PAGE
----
• Reasonably balance competing interests.

Moreover, over 50% of respondents were dissatisfied with PJM’s stakeholder process.

On goals, respondents most strongly agreed that the essential goal of the stakeholder process is to ensure PJM meets its mission (i.e. reliability, competitive markets, etc.), followed by informing the board on member perspectives, then finally reaching agreement among members.

The next set of questions pertained to workload. Here, there was overwhelming agreement on all questions, especially regarding the need for prioritization. The lowest level of agreement pertained to the need to set firm timetables for resolution of issues. Respondents overwhelmingly believe that currently, there are too many stakeholder meetings needed to accomplish PJM’s workload.

Related to issues at the lower level committees – where the Consent Based Issue Resolution (CBIR) process is used – stakeholders disagreed that greater participation by senior level executives from member organizations would be beneficial. Almost 100% of stakeholder agreed that even when members can’t reach agreement on a solution, it is still beneficial for issues to be fully vetted through the stakeholder process.

Respondents overwhelmingly agreed PJM should more actively work with state regulators to understand their views and issues during the stakeholder deliberation process.

Pertaining to PJM staff, respondents disagreed that PJM staff or management should be brokering agreements between members. However, they agreed that PJM should advocate for competitive market solutions that are technically sound. Respondents were generally satisfied with how PJM staff facilitate/chair meetings and provide technical expertise. However, the overwhelming majority of respondents believe PJM needs to assign two staff members to an issue when the RTO has strong opinions about how an issue should be resolved – one to facilitate/chair and the other to advocate.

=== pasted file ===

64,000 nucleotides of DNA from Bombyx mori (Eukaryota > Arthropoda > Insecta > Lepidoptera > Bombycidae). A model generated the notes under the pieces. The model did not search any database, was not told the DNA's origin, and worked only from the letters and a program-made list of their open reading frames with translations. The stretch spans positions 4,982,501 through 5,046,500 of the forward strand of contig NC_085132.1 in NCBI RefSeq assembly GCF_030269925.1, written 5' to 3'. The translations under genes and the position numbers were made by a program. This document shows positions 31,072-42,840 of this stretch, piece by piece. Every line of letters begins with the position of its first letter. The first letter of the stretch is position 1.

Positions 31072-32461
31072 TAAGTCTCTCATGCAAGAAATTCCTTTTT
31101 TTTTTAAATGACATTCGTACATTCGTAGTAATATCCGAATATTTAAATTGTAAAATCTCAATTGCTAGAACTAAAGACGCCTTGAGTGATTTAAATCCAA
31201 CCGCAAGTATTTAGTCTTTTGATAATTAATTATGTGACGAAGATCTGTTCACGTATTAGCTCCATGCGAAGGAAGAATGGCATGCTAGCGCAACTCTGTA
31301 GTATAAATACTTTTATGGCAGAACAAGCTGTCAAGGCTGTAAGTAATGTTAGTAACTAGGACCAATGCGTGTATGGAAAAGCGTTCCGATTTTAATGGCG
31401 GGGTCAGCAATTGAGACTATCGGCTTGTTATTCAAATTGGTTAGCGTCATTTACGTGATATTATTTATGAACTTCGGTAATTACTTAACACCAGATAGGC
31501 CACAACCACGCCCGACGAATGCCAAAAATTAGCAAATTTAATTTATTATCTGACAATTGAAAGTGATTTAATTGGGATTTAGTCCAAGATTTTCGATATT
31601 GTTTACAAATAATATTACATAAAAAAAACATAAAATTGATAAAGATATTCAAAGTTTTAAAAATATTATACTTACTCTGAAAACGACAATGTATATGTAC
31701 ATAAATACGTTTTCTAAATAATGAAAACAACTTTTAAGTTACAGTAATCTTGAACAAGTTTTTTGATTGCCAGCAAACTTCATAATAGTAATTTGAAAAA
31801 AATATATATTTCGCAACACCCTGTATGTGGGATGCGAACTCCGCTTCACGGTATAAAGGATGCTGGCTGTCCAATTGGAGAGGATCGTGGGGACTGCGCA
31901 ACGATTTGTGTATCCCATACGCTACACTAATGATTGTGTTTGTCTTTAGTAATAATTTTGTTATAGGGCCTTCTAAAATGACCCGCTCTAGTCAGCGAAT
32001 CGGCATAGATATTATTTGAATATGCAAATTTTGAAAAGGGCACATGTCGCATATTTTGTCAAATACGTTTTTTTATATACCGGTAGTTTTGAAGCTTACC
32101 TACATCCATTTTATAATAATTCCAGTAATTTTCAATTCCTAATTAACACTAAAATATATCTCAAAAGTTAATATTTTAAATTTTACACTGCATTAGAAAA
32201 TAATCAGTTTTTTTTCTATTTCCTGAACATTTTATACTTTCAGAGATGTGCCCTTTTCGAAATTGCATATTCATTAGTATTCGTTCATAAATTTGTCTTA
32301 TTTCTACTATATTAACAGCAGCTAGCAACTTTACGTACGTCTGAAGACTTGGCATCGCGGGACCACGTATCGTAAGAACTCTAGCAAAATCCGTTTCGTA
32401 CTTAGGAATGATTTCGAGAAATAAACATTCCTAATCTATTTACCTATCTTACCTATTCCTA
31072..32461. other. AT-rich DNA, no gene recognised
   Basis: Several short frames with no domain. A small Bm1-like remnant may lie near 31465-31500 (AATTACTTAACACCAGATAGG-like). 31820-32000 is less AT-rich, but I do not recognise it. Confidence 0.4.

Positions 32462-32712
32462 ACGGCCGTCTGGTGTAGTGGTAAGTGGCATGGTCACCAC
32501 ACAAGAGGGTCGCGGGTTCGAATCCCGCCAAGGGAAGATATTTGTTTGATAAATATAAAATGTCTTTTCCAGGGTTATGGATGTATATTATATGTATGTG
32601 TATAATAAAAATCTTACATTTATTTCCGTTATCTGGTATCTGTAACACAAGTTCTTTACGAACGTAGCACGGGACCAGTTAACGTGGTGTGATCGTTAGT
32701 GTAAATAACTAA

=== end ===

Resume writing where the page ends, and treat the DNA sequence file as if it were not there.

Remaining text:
One of the most interesting outputs of the survey related to PJM’s board.  In general, stakeholders believe the board does not receive sufficiently clear and detailed information on diverse member perspectives when stakeholders fail to reach supermajority (i.e. 2/3rds) agreement on significant matters.

During the Super Forum, it was stressed that this survey was just used to identify issues member would like to consider addressing, not to form solutions. The intent is to distill issues for consideration into a problem statement and issue charge, to be considered for endorsement later in the year.

Going forward, it would be useful to see how these data compare to the 2009 survey results. It would also be useful to develop a survey with questions more relevant to contemporary issues and observation with the stakeholder process, as an important input to construction of the forthcoming problem statement.

Christina Simeone

Kleinman Center Senior Fellow
Christina Simeone is a senior fellow at the Kleinman Center for Energy Policy and a doctoral student in advanced energy systems at the Colorado School of Mines and the National Renewable Energy Laboratory, a joint program.